Dorion Mode - A blog by Robinson Dorion.

August 24, 2023

Darien mode.

Filed under: Itineribus — Robinson Dorion @ 23:44

I made a trip out to the Darien recently to scout out a Teak plantation which is of interest because Panama offers residency visas if you invest in forestry. I've been living on the Isthmus since 2013 and have had permanent residence since 2014, but I decided to do some due diligence on this option so as to be able to speak competently about it to prospective residents and refer them to reliable parties. The barriers to entry for legal residence have been raised in recent years and this option is relatively economical. Plus, I had never been to the Darien before and since life is driven by lack of understanding, let's live a little and see what sense we can make, eh ? I'll write in detail about what I've learned about Teak and the forestry visa in an article to come, this one is to set the table with some pics, etymology, history, and general observations.

Below, heading east from Panama City, the "Interamericana" merges from 4 lanes to 2 as you pass Pacora.


In Chepo, we stopped to tour a lumber mill.



As you can see, it's full of logs and capital, as mills are wont to be.




I got the connection to the Teak company through my friend Teo, pictured above and below.


Want some ? Bring it.



Robert, above and below, owns the forestry company and was our guide.


They have two roofed areas under which they have lots of capital and inventory at varying stages of refinement.



The Wood Mizer LT 15 is a portable sawmill.


How they go in :


What they look like at an intermediate step :


The crack gets filled, as cracks are wont to be :


Stacks of slabs :


A more finished product :


The teak catches higher bids if the grain is finer and it's knotless. It's used on yachts and other applications that benefit from durability while wet. Above it's the primo A grade and below the more base B grade.


By cutting along the line, it'll be transformed to A grade.


The pile o' slabs below was blackened by years of submersion in the nearby Lake Bayano which we'll see later. The water preserves the timber. Robert didn't know the species of this particular specimen off the top of his head.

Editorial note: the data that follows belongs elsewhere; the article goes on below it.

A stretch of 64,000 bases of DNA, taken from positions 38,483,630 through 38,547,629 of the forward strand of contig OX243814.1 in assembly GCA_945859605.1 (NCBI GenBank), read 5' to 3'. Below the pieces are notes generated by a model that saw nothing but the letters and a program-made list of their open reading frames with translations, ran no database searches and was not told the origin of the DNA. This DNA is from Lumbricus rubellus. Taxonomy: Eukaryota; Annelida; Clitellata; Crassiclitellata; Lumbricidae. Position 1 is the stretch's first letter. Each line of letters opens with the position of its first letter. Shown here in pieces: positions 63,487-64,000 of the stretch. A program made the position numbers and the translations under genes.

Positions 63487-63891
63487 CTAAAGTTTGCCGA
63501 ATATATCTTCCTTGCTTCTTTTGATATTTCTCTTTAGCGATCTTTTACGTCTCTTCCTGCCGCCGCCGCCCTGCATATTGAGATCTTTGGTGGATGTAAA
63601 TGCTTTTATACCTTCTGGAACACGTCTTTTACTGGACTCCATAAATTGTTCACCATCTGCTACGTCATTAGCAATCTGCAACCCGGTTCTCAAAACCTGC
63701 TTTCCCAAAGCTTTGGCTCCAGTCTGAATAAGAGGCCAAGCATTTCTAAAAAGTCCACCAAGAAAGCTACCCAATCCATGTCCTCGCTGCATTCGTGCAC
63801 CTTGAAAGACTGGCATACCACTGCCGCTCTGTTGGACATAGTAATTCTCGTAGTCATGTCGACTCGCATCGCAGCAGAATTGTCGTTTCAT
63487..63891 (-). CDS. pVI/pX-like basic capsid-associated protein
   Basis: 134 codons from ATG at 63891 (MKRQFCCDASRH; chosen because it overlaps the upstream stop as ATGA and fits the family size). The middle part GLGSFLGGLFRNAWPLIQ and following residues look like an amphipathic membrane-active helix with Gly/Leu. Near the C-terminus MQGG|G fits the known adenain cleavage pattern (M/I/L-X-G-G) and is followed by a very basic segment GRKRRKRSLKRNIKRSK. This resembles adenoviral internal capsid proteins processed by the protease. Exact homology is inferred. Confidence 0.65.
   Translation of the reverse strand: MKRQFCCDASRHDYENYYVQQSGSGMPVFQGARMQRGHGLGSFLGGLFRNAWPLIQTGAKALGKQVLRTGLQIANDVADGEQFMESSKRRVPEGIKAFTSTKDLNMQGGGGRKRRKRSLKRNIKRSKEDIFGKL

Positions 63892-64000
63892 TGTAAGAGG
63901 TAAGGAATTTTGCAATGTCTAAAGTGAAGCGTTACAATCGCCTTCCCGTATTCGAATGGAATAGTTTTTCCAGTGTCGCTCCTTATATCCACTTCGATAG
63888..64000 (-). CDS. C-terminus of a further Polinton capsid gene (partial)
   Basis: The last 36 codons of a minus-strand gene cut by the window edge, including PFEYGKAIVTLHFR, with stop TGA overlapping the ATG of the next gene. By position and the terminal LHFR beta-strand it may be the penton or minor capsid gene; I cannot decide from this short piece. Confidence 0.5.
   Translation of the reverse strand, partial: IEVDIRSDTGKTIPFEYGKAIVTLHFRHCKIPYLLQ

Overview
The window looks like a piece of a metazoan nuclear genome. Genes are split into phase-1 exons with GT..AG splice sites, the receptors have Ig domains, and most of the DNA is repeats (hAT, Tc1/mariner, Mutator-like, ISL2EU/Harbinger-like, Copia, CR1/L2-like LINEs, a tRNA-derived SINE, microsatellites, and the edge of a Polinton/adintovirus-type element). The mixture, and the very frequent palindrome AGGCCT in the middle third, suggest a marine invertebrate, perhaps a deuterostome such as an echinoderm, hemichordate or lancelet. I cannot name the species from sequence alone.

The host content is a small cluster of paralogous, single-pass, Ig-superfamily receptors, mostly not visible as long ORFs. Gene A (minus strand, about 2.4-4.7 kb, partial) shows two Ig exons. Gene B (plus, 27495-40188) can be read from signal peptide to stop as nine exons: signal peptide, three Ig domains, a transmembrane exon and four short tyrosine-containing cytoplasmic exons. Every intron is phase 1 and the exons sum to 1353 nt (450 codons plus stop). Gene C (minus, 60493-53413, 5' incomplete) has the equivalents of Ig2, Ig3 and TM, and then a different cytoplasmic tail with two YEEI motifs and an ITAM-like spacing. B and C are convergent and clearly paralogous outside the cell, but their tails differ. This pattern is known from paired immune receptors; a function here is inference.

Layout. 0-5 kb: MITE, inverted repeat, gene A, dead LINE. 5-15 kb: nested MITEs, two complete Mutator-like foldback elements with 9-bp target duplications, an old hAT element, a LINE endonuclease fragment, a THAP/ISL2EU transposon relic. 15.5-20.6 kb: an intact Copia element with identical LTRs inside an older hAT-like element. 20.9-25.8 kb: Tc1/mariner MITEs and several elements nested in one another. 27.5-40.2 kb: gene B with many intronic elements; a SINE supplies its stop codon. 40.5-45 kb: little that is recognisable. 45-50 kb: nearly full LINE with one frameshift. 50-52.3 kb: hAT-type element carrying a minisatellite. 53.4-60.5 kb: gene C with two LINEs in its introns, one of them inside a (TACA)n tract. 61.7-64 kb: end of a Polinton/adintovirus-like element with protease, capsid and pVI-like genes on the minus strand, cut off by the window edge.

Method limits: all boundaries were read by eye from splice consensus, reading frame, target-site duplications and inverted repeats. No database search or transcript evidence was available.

Some pics of the posterior plant floor.



The outer, lighter colored rings are sap wood and get turned to charcoal and then ashe. The darker, hard word interior is what's used on the yachts and fetches the premium. White and soft on the outside, dark and hard on the inside.


Laborer's transport.


Teo touching tools. No appendages lost this time.


Teak poles can be used for one's tomato or pole bean garden.


Logs on logs on logs on logs on logs.


Apart from teak, they also process Molina at this plant, which is a softer wood and thus easier on the machines.


More molina.


And with that, let's move along to something different, like a super market :


How is it different ? You'll have to go check it out for yourself and report back because we didn't stop to explore.

Shortly after the mill stop, we pulled into a smaller property they have to get some mud on the tires :



Ascending the hill.


They have Malaysian and Costa Rican teak planted here. We didn't go very far, maybe a kilometer, before we descended back to the highway.



As we approached Lake Bayano, we saw some huts :


More huts.


Even more huts.



Huts with satellites.



A hut without a satellite, next to a modern warehouse.




About to cross the Bayano bridge.